Contraceptive jewellery such as earrings, rings or necklaces have been developed

Women will be able to protect themselves from pregnancy in the future by simply putting on an earring.

Hormones to prevent pregnancy could be applied to jewellery such as earring backs, watches, rings or necklaces, scientists claim.

If successful, the body would absorb controlled doses of the drugs from patches placed on the jewellery.

Contraceptive patches are already available and were originally designed for use in developing countries, where access to health care and contraception are more limited.

Although research would be required to determine whether the concept would be attractive to women in different cultures the team at the Georgia Institute of Technology say pairing the patches with jewellery is more discreet and may appeal to some women.

Transdermal patch technology has been used since 1979 to administer drugs for motion sickness, and control the symptoms of menopause – as well as nicotine patches for smokers.

But they have never been incorporated into jewellery or for use as contraception before.

The contraceptive technique has not yet been tested on humans but initial testing suggests it may be able to deliver sufficient amounts of hormone to prevent pregnancy.

So far it has been tested on pigs ears and hairless rats.

Test patches measuring about one square centimetre and containing the hormone levonorgestrel were mounted on earring backs and applied to the skin.


To simulate removal of the earrings during sleep, the researchers applied the patches for 16 hours, then removed them for eight hours.

Once in the skin, the drug can move into the bloodstream and circulate through the body.

Testing suggested that even though levels dropped while the earrings were removed, the patch could produce necessary amounts of the hormone in the bloodstream.

The earring patch consisted of three layers – one layer is impermeable and includes an adhesive to hold it onto an earring back, the underside of a watch or the inside surface of a necklace or ring.

A middle layer of the patch contains the contraceptive drug in solid form and finally the outer layer helps the patch stick to skin so the hormone can be transferred.

If the technique is used for contraception in humans, the earring back would need to be changed periodically – perhaps on a weekly basis.

It is believed other drugs could also be delivered by jewellery in this way and will improve patient compliance with regular medication.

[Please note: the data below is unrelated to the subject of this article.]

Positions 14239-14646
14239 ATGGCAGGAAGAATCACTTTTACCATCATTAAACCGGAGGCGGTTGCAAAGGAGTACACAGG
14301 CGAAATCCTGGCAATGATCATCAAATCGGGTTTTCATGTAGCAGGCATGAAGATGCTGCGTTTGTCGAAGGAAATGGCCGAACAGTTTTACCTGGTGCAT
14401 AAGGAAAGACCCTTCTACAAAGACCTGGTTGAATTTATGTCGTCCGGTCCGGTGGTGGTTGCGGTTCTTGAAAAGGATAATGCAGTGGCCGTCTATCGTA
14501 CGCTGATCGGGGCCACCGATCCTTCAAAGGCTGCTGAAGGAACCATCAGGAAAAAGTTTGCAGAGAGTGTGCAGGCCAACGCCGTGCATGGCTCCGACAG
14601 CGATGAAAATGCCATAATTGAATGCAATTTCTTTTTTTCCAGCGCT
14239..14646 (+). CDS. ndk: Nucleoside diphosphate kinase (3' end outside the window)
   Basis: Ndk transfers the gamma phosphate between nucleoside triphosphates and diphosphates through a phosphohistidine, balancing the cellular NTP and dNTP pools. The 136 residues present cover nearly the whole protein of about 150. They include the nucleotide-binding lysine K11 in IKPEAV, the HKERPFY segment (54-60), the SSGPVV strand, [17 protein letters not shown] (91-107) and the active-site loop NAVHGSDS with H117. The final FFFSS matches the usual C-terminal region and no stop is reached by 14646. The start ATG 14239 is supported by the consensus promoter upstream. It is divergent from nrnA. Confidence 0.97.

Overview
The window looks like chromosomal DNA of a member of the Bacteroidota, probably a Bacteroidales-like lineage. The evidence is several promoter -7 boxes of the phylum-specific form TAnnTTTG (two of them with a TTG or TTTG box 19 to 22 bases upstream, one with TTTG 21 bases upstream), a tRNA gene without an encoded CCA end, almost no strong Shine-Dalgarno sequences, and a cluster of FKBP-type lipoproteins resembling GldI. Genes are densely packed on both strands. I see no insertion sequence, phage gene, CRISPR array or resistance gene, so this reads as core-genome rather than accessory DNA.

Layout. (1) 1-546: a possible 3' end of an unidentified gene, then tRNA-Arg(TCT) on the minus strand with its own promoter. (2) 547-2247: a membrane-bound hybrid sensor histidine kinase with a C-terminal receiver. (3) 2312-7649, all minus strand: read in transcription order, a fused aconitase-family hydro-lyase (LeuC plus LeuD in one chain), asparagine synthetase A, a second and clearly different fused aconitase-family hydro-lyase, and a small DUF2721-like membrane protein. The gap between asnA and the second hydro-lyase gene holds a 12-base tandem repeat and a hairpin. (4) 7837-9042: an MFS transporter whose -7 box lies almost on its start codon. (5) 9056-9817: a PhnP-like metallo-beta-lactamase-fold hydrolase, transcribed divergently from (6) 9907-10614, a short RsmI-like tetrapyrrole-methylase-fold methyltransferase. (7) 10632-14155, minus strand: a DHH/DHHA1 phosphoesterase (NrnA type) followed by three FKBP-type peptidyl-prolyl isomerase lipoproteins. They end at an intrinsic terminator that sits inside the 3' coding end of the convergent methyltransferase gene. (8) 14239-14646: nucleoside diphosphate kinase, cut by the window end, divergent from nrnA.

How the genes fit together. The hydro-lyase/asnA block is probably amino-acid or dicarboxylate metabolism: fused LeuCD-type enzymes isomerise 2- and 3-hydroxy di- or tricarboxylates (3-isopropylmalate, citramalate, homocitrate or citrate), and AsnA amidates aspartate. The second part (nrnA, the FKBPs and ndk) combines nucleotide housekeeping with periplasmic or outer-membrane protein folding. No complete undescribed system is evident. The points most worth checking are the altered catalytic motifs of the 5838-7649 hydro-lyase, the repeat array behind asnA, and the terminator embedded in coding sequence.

Earring backs and watches may be most useful for administering drugs because they remain in close contact with the skin to allow drug transfer.


The concept was supported by the US Agency for International Development and the report was published in the Journal of Controlled Release.

Dr Mark Prausnitz, a Regents Professor and the J. Erskine Love Jr.Chair in the School of Chemical and Biomolecular Engineering at the Georgia Institute of Technology said: “The more contraceptive options that are available, the more likely it is that the needs of individual women can be met.

“Because putting on jewellery may already be part of a woman’s daily routine, this technique may facilitate compliance with the drug regimen. This technique could more effectively empower some women to prevent unintended pregnancies.

“We are taking this established technology, making the patch smaller and using jewellery to help apply it.

“We think contraceptive jewellery could be appealing and helpful to women all around the world.

“The advantage of incorporating contraceptive hormone into a universal earring back is that it can be paired with many different earrings.

“A woman could acquire these drug-loaded earring backs and then use them with various earrings she might want to wear.”

“We need to understand not only the effectiveness and economics of contraceptive jewellery, but also the social and personal factors that come into play for women all around the world.

“We would have to make sure that this contraceptive jewellery concept is something that women would actually want and use.

“Pharmaceutical jewellery introduces a novel delivery method that may make taking contraceptives more appealing. Making it more appealing should make it easier to remember to use it.”

He added: “We think there are uses beyond contraceptive hormones, but there will always be a limitation that the drug has to be effective with a low enough dose to fit into the limited space in the patch.

“It also should be a drug that would benefit from continuous delivery from a patch and that is administered to a patient population interested in using pharmaceutical jewellery.”


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